The good news is that diabetic dogs develop fewer long-term complications than their human counterparts.
Cataracts are the most common complication of diabetes in dogs. These develop when blood glucose is high for a prolonged period (chronic hyperglycemia). Breakdown products of these high concentrations of glucose bind to proteins in the lens of the eye.
This draws water into the lens of the eye, which swells disrupting its normal clear structure. These changes may not be visible immediately, but the lens of the eye gradually becomes opaque leading to partial or complete visual impairment.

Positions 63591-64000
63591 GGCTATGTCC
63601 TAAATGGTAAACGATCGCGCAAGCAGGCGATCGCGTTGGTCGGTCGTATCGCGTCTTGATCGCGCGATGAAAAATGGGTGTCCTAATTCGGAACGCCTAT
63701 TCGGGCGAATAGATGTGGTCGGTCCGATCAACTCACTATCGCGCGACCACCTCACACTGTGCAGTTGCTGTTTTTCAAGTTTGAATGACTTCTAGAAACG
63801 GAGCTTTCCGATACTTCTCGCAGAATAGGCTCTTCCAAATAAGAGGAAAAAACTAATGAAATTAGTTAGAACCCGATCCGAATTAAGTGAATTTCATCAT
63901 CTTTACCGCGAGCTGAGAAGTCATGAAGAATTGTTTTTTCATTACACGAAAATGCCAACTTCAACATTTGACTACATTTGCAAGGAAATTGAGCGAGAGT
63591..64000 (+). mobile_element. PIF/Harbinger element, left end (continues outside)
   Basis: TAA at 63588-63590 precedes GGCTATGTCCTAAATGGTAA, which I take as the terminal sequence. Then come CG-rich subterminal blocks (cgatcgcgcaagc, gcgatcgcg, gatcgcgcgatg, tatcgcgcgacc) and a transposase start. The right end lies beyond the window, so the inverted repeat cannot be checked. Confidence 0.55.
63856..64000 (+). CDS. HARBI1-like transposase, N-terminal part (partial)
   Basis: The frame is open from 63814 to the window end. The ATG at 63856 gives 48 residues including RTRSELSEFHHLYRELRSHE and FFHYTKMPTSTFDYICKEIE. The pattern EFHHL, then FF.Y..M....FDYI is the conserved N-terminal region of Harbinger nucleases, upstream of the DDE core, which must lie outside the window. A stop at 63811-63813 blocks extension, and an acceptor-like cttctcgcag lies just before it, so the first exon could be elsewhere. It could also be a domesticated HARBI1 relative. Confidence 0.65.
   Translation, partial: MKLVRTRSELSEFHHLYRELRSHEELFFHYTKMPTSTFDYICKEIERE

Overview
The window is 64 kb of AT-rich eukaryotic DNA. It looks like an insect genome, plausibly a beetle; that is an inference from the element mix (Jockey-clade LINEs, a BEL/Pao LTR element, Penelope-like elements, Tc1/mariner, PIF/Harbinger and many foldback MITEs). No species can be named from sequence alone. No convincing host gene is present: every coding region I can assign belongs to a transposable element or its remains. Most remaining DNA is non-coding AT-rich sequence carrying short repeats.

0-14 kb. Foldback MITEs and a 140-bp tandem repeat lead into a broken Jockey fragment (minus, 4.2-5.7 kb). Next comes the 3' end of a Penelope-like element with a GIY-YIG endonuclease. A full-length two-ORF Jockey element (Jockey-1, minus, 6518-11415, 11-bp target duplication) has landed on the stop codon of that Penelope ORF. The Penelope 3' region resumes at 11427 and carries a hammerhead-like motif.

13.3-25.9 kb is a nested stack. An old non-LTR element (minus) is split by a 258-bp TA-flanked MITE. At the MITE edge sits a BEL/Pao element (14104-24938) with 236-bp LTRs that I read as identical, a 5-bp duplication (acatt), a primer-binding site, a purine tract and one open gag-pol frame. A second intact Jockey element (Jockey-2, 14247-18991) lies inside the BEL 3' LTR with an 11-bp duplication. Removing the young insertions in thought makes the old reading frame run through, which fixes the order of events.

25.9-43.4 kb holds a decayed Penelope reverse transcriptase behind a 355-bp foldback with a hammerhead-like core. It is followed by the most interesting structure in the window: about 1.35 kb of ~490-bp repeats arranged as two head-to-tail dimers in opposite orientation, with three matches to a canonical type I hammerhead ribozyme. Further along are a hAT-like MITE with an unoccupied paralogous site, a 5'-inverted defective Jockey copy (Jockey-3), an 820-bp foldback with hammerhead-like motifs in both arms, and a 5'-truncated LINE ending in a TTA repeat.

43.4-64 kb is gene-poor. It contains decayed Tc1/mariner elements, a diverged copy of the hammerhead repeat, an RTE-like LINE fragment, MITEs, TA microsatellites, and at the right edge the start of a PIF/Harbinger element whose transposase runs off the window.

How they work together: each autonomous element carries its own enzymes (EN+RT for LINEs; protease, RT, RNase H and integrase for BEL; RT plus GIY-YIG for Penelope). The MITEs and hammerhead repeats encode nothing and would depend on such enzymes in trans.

Your veterinarian can advise you about your dog’s cataracts and may recommend surgery. Cataract surgery may be carried out once the clinical signs of diabetes in your dog have improved or resolved on insulin treatment.
The presence of another disease or infection may make diabetes more difficult to manage. It is important that diabetics that suddenly have a recurrence or worsening of signs be checked for infections and other diseases.
Ketoacidosis, a potentially life-threatening condition with signs including decreased appetite, vomiting and lethargy, can develop in diabetics.
Contact your veterinarian promptly if you are worried or notice any changes in your diabetic dog.